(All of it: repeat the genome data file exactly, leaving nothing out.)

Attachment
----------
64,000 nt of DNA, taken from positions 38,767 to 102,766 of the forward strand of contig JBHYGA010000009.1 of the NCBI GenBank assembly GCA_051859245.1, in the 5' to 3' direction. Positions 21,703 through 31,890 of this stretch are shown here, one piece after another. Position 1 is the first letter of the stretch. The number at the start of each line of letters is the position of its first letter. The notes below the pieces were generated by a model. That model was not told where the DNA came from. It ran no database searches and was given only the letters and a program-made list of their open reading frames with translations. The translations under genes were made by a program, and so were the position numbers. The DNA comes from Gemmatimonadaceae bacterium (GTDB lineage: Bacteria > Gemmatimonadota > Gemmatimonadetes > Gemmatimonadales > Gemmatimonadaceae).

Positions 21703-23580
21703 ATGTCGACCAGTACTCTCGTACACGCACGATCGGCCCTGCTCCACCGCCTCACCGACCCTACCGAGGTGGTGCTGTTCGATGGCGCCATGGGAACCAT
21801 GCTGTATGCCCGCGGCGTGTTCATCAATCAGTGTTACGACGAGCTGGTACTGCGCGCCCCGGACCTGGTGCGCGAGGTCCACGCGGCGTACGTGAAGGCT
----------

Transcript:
64,000 nt of DNA, taken from positions 38,767 to 102,766 of the forward strand of contig JBHYGA010000009.1 of the NCBI GenBank assembly GCA_051859245.1, in the 5' to 3' direction. Positions 21,703 through 31,890 of this stretch are shown here, one piece after another. Position 1 is the first letter of the stretch. The number at the start of each line of letters is the position of its first letter. The notes below the pieces were generated by a model. That model was not told where the DNA came from. It ran no database searches and was given only the letters and a program-made list of their open reading frames with translations. The translations under genes were made by a program, and so were the position numbers. The DNA comes from Gemmatimonadaceae bacterium (GTDB lineage: Bacteria > Gemmatimonadota > Gemmatimonadetes > Gemmatimonadales > Gemmatimonadaceae).

Positions 21703-23580
21703 ATGTCGACCAGTACTCTCGTACACGCACGATCGGCCCTGCTCCACCGCCTCACCGACCCTACCGAGGTGGTGCTGTTCGATGGCGCCATGGGAACCAT
21801 GCTGTATGCCCGCGGCGTGTTCATCAATCAGTGTTACGACGAGCTGGTACTGCGCGCCCCGGACCTGGTGCGCGAGGTCCACGCGGCGTACGTGAAGGCT